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Editorial Commentary: Augmented Bankart Could Be the Right Option for Subcritical Bone Loss

      Abstract

      The suitable treatment for recurrent anterior shoulder instability with subcritical glenoid bone loss remains controversial. Although the Latarjet procedure is one of the most successful surgery for shoulder instability, it has been associated with potential complications in my patients with limited bone loss and poor soft-tissue conditions, which motivated me to further investigate Bankart augmentation techniques. A myriad of them have been devised and proposed for this specific group of patients; however, there are no sufficient clinical data reported in the literature to support one of them particularly or clarify in which situation they should be used. Further comparative and prospective studies are therefore needed to build an evidence-based decision tree to help us treating our patients and better match their expectations. That said, current literature and my experience have resulted in a shift in my treatment paradigm undertaken 3 years ago to augmented Bankart in case of subcritical glenoid bone loss.
      I started my career as a shoulder surgeon doing a fellowship with Gilles Walch in 2007. During this training, Dr. Walch taught me the “best French surgery ever”: The Latarjet procedure. The latter is an exception in the shoulder field, being among the few surgeries that has almost never failed since more than 75 years. Once back home, I began to propose such stabilization to my patients in a routine manner, with excellent clinical outcomes.
      • Cunningham G.
      • Benchouk S.
      • Kherad O.
      • Lädermann A.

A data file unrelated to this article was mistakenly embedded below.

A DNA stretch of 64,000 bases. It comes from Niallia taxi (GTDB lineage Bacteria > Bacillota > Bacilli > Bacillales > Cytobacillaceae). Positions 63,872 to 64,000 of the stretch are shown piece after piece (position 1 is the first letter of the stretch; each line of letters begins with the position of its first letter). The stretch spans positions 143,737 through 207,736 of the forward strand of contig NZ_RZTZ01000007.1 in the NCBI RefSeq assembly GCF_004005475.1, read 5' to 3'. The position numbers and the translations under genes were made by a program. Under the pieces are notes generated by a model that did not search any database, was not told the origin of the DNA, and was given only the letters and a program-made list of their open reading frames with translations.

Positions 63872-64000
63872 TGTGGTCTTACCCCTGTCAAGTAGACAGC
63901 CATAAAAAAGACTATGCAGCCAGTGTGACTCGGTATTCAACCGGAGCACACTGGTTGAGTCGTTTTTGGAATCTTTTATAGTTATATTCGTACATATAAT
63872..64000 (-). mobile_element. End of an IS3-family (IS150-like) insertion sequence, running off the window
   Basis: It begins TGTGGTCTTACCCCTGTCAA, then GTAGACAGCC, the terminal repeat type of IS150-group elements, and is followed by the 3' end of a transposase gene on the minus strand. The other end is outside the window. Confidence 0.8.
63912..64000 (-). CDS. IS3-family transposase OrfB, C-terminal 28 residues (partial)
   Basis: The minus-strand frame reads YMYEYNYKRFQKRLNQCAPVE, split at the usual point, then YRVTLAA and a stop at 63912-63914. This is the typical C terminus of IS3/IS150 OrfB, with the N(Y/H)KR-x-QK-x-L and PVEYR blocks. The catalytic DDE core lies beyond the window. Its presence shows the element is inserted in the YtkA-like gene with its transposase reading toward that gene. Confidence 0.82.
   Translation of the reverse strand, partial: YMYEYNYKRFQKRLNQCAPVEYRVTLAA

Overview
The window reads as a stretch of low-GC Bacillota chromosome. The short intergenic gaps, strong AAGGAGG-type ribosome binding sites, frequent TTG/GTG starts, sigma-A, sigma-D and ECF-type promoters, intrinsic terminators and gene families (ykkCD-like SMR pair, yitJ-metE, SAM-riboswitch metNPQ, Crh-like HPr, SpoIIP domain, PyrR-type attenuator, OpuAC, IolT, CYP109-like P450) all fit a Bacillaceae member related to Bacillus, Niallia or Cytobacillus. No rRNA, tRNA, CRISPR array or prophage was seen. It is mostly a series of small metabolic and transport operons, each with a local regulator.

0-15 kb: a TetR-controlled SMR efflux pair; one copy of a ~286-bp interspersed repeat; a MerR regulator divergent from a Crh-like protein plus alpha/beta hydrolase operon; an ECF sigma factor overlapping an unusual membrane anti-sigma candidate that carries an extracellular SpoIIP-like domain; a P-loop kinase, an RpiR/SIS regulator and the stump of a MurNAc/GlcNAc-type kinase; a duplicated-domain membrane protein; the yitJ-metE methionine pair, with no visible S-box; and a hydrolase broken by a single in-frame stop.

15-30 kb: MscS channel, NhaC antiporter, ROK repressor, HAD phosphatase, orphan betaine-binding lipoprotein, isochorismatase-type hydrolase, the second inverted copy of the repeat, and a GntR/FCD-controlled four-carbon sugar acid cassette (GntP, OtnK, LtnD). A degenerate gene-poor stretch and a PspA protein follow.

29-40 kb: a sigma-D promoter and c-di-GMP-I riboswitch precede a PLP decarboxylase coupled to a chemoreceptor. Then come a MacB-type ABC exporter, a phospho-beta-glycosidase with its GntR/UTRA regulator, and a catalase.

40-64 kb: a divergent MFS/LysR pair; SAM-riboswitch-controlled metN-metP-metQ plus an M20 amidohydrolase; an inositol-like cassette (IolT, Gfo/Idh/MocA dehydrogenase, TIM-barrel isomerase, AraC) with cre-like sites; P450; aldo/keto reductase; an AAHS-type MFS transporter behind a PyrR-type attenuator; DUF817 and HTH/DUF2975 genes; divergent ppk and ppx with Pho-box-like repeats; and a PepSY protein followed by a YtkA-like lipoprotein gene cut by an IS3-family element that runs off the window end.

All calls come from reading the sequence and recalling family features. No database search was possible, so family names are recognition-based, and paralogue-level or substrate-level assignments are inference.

Comparison of arthroscopic and open Latarjet with a learning curve analysis.
      ,
      • Lädermann A.
      • Lubbeke A.
      • Stern R.
      • Cunningham G.
      • Bellotti V.
      • Gazielly D.F.
      Risk factors for dislocation arthropathy after Latarjet procedure: A long-term study.
      Nonetheless, this surgery is technically challenging and prone to recurrences of instability or other complications,
      • Lädermann A.
      • Denard P.J.
      • Arrigoni P.
      • Narbona P.
      • Burkhart S.S.
      • Barth J.
      Level of the subscapularis split during arthroscopic latarjet.
      • Lädermann A.
      • Denard P.J.
      • Burkhart S.S.
      Injury of the suprascapular nerve during latarjet procedure: An anatomic study.
      • Lädermann A.
      • Denard P.J.
      • Tirefort J.
      • et al.
      Does surgery for instability of the shoulder truly stabilize the glenohumeral joint? A prospective comparative cohort study.
      especially in my patients with limited glenoid bone loss and poor soft-tissue conditions (e.g., hyperlaxity or inherent capsule deficiency). Since my goal is not to reproduce their original anatomy (that previously failed), I consequently devised for this specific type of patients a new Bankart augmentation technique involving the long head of the biceps.
      • Collin P.
      • Lädermann A.
      Dynamic anterior stabilization using the long head of the biceps for anteroinferior glenohumeral instability.
      Currently, a myriad of Bankart augmentation methods exists, including capsular shift,
      • Ahmed I.
      • Ashton F.
      • Robinson C.M.
      Arthroscopic Bankart repair and capsular shift for recurrent anterior shoulder instability: Functional outcomes and identification of risk factors for recurrence.
      remplissage,